No orders were filled. Superficially, IndyCar machines resemble those of other open-wheeled formula racing cars, with front and rear wings and prominent airboxes; the cars were unique, being designed for oval racing. Cars were designed to accommodate the added requirements of road racing; because of a preexisting schedule conflict, the Champ Car World Series spec Panoz DP01, with a Cosworth engine, was run in an IndyCar Series points event in the 2008 Toyota Grand Prix of Long Beach. In 2012 the series adopted the Dallara IR-12 chassis as a cost control method, IndyCar negotiated a price of $349,000 per chassis; the new specification improved safety, the most obvious feature being the partial enclosure around the rear wheels, which acts to prevent cars ramping up over another vehicle's back end. This chassis was intended to support multiple aerodynamic kits, but introduction of these was delayed until 2015 with teams citing costs. In 2015, teams began running aero kits developed by their engine manufacturers.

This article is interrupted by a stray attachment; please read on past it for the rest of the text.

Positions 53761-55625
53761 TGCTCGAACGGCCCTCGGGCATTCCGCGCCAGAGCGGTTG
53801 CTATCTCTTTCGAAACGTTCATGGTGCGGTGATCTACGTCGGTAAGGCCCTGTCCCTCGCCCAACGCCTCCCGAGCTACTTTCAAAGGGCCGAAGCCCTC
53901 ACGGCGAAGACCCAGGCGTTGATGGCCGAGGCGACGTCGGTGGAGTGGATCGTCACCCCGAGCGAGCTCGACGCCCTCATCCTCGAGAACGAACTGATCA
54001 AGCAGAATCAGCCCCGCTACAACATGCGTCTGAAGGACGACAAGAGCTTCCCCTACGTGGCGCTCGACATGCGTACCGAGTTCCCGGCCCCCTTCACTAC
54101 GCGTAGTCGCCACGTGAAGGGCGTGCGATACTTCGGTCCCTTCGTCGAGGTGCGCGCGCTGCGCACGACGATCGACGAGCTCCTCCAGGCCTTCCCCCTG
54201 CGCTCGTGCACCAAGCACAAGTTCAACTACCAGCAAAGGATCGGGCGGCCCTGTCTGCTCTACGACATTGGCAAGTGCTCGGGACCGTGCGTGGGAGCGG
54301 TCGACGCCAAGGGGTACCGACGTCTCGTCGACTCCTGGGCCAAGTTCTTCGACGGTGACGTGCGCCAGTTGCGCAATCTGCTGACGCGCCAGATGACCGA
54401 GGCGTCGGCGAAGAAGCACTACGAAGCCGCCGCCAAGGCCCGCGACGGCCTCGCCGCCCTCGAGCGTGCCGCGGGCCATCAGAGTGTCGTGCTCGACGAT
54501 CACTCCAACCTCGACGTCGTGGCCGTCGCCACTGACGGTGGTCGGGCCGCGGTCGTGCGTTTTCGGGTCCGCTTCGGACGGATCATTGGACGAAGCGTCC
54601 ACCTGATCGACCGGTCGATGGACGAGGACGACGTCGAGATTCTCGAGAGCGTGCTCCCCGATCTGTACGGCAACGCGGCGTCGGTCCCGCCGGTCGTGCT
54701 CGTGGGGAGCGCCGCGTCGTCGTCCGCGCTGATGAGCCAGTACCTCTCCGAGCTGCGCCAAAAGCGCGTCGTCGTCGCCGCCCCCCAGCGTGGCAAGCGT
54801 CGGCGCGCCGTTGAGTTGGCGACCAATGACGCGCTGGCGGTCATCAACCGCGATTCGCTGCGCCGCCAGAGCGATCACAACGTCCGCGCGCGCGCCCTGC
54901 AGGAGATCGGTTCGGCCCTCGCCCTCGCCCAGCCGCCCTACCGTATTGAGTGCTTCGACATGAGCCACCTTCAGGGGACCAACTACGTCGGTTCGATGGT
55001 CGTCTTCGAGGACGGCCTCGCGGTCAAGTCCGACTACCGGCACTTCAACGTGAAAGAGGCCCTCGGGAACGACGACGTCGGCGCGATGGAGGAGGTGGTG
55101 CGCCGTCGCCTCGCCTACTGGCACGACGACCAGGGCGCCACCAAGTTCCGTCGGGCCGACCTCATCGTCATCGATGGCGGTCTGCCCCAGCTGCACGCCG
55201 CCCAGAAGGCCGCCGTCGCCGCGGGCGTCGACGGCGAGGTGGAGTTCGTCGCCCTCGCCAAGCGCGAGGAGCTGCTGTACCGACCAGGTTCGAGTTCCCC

The kits, while increasing speeds and offering clear distinction between the two manufacturers, did lead to significant cost increases. Further, Chevrolet's aero kit was the more dominant with Honda only able to mount a competitive charge on ovals

United Federal Credit Union